You are here

Geography: Southwestern Region (R3)

New Research Provides Insights About One of the West’s Most Rapidly Declining Birds

FS News Posted on: February 19, 2021
FORT COLLINS, Colo., Feb 19, 2021–New research recently published in the journal PLOS ONE offers clues about why one of the West’s most unique and iconic songbirds has lost over 80 percent of its population during the last half-century. “Pinyon Jay declines are a real biological mystery, especially since scientists know that the pinyon-juniper woodlands where this bird lives have been expanding for many decades,” said co-author Elisabeth Ammon of the Great Basin Bird Observatory.  “There’s never been an obvious explanation for why their numbers are dropping so fast.”

A través del humo: Búhos moteados, incendios forestales, y restauración forestal

Documents and Media Posted on: February 09, 2021
 En el suroeste, los científicos y los administradores están trabajando juntos para encontrar formas de reducir el riesgo de futuros mega fuegos y al mismo tiempo mantener el hábitat crítico de anidación. Document Type: Other Documents

Area burned at high severity is increasing in western U.S. forests

Science Spotlights Posted on: January 19, 2021
Increases in burned area across the western United States since the mid-1980s have been widely documented and linked partially to climate factors, yet evaluations of trends in fire severity are lacking. We documented an overall eight-fold increase in annual area burned at high severity across all western U.S. forests from 1985-2017 coincident with a warming climate.

MSO 101: A synthesis of the ecology of the Mexican spotted owl keeps on giving

Documents and Media Posted on: December 08, 2020
Recent research adds to the existing knowledge with improved understanding about owl demography and ecology, spatial distribution and connectivity of owl habitat, wildfire trends in owl habitat, and regional differences in ecology.  Document Type: Other Documents

FireCLIME VA: A New Fire and Climate Vulnerability Assessment Tool for the U.S. Southwest

Documents and Media Posted on: December 08, 2020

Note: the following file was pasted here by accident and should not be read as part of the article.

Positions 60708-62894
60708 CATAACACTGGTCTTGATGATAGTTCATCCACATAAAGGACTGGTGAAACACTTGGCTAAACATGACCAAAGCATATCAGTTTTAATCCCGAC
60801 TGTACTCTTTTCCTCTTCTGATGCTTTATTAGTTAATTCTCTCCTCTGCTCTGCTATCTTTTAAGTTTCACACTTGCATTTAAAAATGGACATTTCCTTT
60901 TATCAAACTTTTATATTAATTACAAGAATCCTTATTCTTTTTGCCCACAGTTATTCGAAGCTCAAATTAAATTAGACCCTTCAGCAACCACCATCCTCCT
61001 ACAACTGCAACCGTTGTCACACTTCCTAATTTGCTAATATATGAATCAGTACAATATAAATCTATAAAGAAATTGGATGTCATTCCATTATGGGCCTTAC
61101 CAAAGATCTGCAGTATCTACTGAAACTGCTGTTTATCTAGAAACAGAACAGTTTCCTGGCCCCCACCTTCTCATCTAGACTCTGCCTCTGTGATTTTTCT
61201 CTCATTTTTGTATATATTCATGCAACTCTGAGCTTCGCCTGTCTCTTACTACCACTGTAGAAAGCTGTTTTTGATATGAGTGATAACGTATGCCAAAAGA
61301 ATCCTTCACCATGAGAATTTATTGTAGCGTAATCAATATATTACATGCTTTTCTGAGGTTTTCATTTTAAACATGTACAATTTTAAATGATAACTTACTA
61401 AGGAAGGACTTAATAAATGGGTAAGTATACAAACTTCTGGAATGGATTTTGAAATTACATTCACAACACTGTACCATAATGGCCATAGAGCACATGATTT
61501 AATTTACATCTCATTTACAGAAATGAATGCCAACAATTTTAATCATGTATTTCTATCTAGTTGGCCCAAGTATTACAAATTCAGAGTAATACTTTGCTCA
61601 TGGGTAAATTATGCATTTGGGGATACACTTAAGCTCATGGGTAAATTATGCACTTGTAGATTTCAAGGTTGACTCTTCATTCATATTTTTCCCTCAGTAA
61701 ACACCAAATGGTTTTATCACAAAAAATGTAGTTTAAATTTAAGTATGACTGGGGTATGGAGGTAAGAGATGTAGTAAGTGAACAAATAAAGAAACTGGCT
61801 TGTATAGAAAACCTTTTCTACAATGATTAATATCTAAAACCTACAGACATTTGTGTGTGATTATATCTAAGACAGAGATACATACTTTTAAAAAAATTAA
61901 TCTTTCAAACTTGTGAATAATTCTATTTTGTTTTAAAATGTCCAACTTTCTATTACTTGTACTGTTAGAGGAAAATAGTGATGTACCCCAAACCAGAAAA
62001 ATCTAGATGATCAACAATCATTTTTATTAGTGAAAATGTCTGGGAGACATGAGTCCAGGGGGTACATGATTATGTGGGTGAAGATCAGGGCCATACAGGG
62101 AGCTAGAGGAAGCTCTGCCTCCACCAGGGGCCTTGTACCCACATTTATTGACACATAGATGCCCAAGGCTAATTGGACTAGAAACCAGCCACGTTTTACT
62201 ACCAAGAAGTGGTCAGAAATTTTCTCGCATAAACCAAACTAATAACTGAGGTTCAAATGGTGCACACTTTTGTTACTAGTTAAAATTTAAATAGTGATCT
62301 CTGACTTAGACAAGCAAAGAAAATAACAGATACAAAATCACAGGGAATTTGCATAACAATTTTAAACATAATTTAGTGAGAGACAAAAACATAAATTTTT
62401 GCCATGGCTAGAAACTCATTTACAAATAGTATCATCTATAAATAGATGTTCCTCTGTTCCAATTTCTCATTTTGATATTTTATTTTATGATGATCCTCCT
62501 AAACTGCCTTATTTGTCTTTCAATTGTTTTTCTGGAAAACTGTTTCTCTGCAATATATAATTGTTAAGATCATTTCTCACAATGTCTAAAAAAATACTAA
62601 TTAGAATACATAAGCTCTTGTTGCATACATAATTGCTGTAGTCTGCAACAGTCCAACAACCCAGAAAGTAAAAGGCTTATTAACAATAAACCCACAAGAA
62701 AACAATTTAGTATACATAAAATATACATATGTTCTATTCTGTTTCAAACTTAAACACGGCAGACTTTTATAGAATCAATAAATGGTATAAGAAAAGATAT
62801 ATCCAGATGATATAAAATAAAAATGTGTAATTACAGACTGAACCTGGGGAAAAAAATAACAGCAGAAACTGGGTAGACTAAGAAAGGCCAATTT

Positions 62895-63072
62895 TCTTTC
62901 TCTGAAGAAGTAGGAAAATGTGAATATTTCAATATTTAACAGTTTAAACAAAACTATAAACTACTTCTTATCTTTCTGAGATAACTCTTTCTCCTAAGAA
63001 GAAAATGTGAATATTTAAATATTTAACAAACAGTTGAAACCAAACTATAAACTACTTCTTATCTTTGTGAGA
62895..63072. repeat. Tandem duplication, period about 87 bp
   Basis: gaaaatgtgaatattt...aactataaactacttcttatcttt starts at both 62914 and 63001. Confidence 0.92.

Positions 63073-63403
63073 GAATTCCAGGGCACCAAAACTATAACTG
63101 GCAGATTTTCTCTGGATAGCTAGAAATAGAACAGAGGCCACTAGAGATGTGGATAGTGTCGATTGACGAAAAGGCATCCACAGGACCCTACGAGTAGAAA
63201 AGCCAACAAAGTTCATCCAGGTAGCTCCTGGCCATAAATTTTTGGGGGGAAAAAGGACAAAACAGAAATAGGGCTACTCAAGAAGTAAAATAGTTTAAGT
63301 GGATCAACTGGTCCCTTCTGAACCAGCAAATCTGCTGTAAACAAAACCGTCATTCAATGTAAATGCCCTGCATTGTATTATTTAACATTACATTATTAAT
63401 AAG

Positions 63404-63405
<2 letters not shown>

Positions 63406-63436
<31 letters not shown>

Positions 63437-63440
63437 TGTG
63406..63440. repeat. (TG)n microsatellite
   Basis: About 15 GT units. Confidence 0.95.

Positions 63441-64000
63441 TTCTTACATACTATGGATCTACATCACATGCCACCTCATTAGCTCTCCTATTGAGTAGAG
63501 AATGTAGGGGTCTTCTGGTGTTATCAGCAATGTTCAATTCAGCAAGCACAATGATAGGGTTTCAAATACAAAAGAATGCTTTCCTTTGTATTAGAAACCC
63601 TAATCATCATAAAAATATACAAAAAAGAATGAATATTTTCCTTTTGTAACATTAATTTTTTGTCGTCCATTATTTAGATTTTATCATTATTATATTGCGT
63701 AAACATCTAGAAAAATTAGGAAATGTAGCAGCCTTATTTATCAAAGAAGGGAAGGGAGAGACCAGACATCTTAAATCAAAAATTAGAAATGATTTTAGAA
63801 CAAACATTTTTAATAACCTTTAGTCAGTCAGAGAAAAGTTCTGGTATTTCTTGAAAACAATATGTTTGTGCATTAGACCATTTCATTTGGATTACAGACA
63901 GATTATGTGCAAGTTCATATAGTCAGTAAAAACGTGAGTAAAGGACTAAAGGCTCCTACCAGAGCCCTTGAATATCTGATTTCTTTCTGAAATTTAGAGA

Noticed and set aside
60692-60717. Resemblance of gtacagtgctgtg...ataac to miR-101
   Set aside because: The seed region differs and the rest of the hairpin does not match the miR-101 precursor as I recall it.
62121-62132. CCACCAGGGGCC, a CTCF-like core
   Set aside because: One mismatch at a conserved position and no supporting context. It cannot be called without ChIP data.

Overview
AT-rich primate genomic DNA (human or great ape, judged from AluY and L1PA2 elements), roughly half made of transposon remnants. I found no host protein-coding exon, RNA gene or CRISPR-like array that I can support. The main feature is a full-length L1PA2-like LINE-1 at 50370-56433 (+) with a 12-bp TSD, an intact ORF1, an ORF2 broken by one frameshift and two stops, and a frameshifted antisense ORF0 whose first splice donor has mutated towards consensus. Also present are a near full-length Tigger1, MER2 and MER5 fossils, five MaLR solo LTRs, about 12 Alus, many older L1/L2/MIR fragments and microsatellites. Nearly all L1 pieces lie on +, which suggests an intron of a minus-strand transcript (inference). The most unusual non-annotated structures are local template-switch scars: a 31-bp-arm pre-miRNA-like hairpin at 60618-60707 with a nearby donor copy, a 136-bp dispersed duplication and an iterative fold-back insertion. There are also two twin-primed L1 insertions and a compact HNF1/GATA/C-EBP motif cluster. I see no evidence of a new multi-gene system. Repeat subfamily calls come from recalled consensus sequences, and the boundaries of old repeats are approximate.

The FireCLIME VA tool is a new resource that allows land managers to compare management strategies under various climate scenarios and to gauge the potential effectiveness of those strategies for reducing undesirable impacts of climate on wildfire regimes and resulting impacts of wildfire on natural ecosystems.  Document Type: Other Documents

POSTPONED: Tree regeneration following wildfires in ponderosa pine forests

Events Posted on: December 07, 2020
In this webinar, Paula Fornwalt will discuss a recent project that examined post-fire tree regeneration in ponderosa pine forests of Arizona, Colorado, Wyoming, and South Dakota.

Dirt goes downhill: Are we making better post-wildfire erosion control treatment decisions?

Events Posted on: December 07, 2020
In this webinar, Pete Robichaud discussed soil erosion prediction tools to allow for better post-fire land management decision-making.

Location, Location, Location. Scale, Scale, Scale: Mexican Spotted Owl Habitat

Documents and Media Posted on: December 05, 2020
Rocky Mountain Research Station scientists use modeling to help untangle the layers of complexity among these relationships in order to gain insights about the Mexican spotted owl that would be impossible to obtain otherwise.  Document Type: Other Documents

Through the Smoke: Spotted Owls, Wildfire, and Forest Restoration

Documents and Media Posted on: December 05, 2020
In the Southwest, scientists and managers are working together to find ways to reduce the risk of future megafires while also maintaining critical nesting habitat for Mexican spotted owls.  Document Type: Other Documents

Co-Managing Wildfire Risk Across Boundaries (CoMFRT)

Events Posted on: December 03, 2020
In this webinar, Dan William and Mo Essen discussed the Co-Management of Wildfire Risk Transmission Partnership (CoMFRT) partnership.  

Pages